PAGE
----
charles I: the collector king

Artslead27jan18Martin Gayford at The Spectator:

Peter Paul Rubens thought highly of Charles I’s art collection. ‘When it comes to fine pictures by the hands of first-class masters,’ he wrote from London in 1629, ‘I have never seen such a large number in one place.’ In Charles I: King and Collector the Royal Academy has reassembled only a fraction of what the king once owned, yet even so this is a sumptuous feast of an exhibition. Some of what’s on show will be familiar to an assiduous British art-lover, since it comes from the Royal Collection and the National Gallery. But the sheer concentration of visual splendour is overwhelming and the installation spectacular.

The Renaissance, like spring, came late to northern Europe — and last of all to distant Britain. But in painting and architecture, it flowered briefly at the Stuart court. Charles persuaded two of the foremost living painters — Rubens and Van Dyck — to work for him and amassed the works of the great dead in enormous qualities: Raphaels, a small Michelangelo marble, Correggios, Veroneses, Tintorettos, Guido Renis and —above all — multitudes by Titian, the king’s favourite painter (and who can blame him).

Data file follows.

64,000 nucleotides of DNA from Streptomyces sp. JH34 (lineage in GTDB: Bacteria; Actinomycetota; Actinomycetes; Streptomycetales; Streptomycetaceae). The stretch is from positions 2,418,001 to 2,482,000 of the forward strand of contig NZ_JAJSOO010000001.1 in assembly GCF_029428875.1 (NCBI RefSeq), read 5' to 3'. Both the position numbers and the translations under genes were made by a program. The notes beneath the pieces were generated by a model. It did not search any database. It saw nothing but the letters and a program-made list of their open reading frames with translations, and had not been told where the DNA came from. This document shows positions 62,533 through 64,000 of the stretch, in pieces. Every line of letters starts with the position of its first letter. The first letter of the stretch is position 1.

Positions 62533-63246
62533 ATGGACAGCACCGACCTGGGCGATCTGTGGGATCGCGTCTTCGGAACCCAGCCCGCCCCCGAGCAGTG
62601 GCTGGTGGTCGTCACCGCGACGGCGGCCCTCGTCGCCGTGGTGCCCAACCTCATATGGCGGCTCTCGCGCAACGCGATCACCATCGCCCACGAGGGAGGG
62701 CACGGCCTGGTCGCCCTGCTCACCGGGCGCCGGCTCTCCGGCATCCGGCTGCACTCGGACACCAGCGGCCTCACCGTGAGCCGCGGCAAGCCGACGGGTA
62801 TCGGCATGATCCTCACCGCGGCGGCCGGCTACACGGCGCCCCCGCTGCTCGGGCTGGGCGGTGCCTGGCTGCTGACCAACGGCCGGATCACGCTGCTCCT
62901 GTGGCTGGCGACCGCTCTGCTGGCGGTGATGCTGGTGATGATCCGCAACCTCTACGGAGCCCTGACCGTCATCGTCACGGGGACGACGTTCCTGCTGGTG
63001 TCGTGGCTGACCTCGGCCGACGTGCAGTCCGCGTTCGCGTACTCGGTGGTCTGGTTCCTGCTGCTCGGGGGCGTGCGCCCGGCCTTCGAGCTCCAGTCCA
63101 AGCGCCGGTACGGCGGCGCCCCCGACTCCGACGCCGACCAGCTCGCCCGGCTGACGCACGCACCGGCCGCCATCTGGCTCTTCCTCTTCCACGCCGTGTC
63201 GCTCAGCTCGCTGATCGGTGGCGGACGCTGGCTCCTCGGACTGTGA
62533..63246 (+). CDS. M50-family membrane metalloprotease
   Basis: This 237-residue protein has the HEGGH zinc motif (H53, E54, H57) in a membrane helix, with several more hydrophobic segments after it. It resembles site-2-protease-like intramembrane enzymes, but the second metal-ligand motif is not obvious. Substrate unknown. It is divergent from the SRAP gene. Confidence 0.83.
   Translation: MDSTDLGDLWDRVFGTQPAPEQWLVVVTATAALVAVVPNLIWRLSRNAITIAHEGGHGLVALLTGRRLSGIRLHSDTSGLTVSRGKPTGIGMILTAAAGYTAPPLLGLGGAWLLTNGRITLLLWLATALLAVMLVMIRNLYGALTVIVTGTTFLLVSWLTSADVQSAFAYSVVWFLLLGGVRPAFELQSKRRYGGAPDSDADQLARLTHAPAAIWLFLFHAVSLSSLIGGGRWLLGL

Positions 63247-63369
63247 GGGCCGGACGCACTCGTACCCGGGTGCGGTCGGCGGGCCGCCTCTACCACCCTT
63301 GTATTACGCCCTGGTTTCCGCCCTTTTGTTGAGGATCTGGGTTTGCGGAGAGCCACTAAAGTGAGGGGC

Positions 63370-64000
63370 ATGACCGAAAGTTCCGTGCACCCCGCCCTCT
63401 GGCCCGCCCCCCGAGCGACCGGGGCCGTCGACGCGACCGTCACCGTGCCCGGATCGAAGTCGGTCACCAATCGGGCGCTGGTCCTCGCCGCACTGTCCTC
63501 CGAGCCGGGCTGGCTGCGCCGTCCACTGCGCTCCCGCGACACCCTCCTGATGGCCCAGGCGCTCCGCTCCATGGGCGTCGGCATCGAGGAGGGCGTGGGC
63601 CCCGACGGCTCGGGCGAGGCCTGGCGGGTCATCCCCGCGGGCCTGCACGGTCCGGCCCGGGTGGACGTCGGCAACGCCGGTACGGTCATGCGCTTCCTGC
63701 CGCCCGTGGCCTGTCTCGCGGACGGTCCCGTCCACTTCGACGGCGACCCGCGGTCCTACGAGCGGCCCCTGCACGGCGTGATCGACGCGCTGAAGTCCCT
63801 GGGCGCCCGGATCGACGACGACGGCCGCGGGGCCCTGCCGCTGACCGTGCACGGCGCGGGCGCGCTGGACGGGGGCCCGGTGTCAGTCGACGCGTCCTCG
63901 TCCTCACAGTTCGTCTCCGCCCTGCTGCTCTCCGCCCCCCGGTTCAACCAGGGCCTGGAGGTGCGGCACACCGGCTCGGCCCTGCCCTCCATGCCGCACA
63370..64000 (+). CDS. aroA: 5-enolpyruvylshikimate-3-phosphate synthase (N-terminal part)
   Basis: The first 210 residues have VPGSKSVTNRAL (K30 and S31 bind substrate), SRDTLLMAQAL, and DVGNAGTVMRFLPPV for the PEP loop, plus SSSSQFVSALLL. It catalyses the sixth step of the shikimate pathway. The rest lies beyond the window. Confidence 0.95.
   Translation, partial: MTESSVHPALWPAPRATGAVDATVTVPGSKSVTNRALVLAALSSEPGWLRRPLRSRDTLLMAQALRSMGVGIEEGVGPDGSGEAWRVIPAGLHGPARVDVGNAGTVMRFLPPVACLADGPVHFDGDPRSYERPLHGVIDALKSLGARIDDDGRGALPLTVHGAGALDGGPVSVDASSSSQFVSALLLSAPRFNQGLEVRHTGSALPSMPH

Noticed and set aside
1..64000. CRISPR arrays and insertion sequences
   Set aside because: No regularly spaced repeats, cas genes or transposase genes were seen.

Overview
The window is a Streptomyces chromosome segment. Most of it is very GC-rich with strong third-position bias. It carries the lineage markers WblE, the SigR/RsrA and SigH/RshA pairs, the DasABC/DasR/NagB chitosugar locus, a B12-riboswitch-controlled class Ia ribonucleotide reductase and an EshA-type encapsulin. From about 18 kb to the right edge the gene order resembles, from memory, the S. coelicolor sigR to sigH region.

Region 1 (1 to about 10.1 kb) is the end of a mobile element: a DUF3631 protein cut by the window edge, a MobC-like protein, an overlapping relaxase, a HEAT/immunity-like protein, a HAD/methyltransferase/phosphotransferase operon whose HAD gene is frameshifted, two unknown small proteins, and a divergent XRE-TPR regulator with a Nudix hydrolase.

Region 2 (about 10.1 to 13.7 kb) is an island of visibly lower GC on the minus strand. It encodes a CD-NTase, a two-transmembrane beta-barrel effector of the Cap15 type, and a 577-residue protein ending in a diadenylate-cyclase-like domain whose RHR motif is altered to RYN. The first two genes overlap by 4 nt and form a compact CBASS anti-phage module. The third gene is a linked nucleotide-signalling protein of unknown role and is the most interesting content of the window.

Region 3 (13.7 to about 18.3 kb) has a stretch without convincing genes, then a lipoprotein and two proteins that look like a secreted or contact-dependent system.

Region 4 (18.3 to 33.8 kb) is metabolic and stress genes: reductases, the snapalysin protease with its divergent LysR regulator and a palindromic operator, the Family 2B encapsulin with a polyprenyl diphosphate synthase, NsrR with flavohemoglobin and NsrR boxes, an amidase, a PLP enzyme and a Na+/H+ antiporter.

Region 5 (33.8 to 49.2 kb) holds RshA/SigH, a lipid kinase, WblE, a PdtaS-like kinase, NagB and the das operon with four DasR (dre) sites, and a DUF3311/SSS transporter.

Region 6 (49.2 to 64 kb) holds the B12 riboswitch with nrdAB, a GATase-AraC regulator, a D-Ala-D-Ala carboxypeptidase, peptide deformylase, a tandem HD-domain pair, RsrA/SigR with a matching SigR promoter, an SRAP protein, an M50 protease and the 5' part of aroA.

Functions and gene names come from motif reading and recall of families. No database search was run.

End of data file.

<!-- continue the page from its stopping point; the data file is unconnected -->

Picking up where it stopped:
more here.